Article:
Saturday, August 23, 2003

Zoo Trip

Took Friday off, since it was a half-day anyway and my birthday is coming up next week (Wednesday, for those of you sending cards). Kate and I were originally thinking of hitting the local water park, but as it was overcast and cool, instead we headed for Seattle's zoo.

The Woodland Park Zoo is located north of the city and west of the University District, and is a medium-sized zoo, a little smaller (I'd guess) than with the Pittsburgh or Milwaukee Zoos. It has made the transfer in the past couple decades from buildings-with-cages to more naturalistic enclosures, so the animals are in more natural environs, and people can view them more naturally. This is good when you're watching a grizzly bear swimming on the other side of gee-I-hope-its-really-thick plexiglass. It is less good when you're at a similar distance from a gorilla that is hocking up, examining, and re-consuming its lunch. Its Savanah is nice, its Northern Forest displays are great, and its orangutan exhibits are excellent.

The zoo is still in the process of making the switch over to the new digs, such that they have a jaguar in its new enclosure, complete with a pool and waterfall. The bad news is this jaguar is unaware that jaquars are supposed to like water, and now must be re-enticed to swim (they are doing with with a watermelon floating in the middle of the pool to attract its interest).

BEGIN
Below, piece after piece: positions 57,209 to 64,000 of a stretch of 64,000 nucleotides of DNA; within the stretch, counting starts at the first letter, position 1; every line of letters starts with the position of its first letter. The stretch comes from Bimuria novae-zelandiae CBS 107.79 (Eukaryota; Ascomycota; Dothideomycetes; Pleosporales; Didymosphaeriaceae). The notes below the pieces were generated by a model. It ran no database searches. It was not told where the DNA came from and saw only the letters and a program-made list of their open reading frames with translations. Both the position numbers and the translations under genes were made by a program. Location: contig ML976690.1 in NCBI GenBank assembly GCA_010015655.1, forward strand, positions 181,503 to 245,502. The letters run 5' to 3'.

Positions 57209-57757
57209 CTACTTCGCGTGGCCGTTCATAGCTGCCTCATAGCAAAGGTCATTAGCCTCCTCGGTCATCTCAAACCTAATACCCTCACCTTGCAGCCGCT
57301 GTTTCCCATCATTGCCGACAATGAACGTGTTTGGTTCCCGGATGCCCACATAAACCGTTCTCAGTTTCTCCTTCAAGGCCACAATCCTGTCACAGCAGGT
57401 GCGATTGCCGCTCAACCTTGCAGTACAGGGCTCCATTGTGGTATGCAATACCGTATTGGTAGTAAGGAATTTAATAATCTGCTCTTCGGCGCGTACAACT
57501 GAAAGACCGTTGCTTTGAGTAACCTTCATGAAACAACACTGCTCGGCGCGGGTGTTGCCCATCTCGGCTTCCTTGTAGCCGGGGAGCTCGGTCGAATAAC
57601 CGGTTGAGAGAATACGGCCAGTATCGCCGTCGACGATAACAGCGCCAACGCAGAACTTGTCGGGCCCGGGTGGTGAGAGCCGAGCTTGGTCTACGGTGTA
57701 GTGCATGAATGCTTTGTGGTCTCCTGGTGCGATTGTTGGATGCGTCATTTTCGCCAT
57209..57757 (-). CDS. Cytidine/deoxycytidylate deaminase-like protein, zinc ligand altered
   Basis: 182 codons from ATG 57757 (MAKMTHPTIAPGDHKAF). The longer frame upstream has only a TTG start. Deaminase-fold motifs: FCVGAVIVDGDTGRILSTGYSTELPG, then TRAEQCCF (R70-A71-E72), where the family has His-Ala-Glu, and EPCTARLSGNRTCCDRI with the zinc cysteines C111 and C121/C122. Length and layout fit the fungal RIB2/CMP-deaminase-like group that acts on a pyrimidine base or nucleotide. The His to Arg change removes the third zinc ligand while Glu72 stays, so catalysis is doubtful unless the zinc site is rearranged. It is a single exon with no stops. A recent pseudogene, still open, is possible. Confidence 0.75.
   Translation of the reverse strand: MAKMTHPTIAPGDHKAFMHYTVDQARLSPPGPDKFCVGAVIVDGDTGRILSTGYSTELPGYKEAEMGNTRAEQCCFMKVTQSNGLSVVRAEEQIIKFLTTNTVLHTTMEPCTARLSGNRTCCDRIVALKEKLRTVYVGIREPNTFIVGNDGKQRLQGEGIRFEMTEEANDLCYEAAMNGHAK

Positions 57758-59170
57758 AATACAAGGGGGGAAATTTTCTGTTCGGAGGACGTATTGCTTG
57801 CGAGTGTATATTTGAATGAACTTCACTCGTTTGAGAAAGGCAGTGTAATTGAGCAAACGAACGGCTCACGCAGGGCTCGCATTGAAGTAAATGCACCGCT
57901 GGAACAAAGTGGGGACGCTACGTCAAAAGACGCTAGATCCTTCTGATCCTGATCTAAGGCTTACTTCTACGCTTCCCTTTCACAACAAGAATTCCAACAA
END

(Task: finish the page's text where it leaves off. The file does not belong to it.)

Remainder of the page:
The zoo could be larger but the northern half, the meadow, was traditionally an open mall, and now is used for corporate and local celebrations, helping the bottom line. As a result, there are always tents on the meadow, food servers, and as was the case yesterday, a steel band playing happy birthday.

In addition to hosting local parties, the zoo is in the business of baby animals. Hansa the elephant is the most recent notable of this lot, but there are number young gorillas and monkeys as well. A personal favorite was a young tiger cub, easily as heavy as myself (but all muscle) that was almost kittenish, stalking its elders with its ears down and its belly flat against the ground. (OK, so I'm as suceptable to cute animals as anyone else, OK?)

The grounds themselves were overloaded with strollers and families, but not horribly so. Indeed, one of the Zoo's problems is a lack of parking in a now-built-up area, but if they get more parking, the Zoo itself would be more crowded, so right now its a good bulwark against this. If you choose to go (and its worth going), go early - the animals are livelier (particularly on temperate days) and the parking lot is emptier.


In the evening, Kate took me to the second most expensive place in Seattle for dinner (the most expensive place was a fundraiser for President Bush over in Bellevue - we got the better deal). Canlis is perched, literally, at the south end of the Aurora Street Bridge, with an incredible view Lake Union, Gas Works Park, the U district, and points East. It is, to my mind, the best resturant in Seattle, both in food and in service. It is a delightful experience, and well worth the price.

The location is amazing, and the view is wonderful. And the service is expert, friendly, and knowledgeable. They are smooth and professional, from the parking valets up to the servers up to the sommeliers (Uh, the wine-guys). And the food is Seattle's best - I have yet to be disappointed with a meal there, such that I am willing to take more risks than otherwise.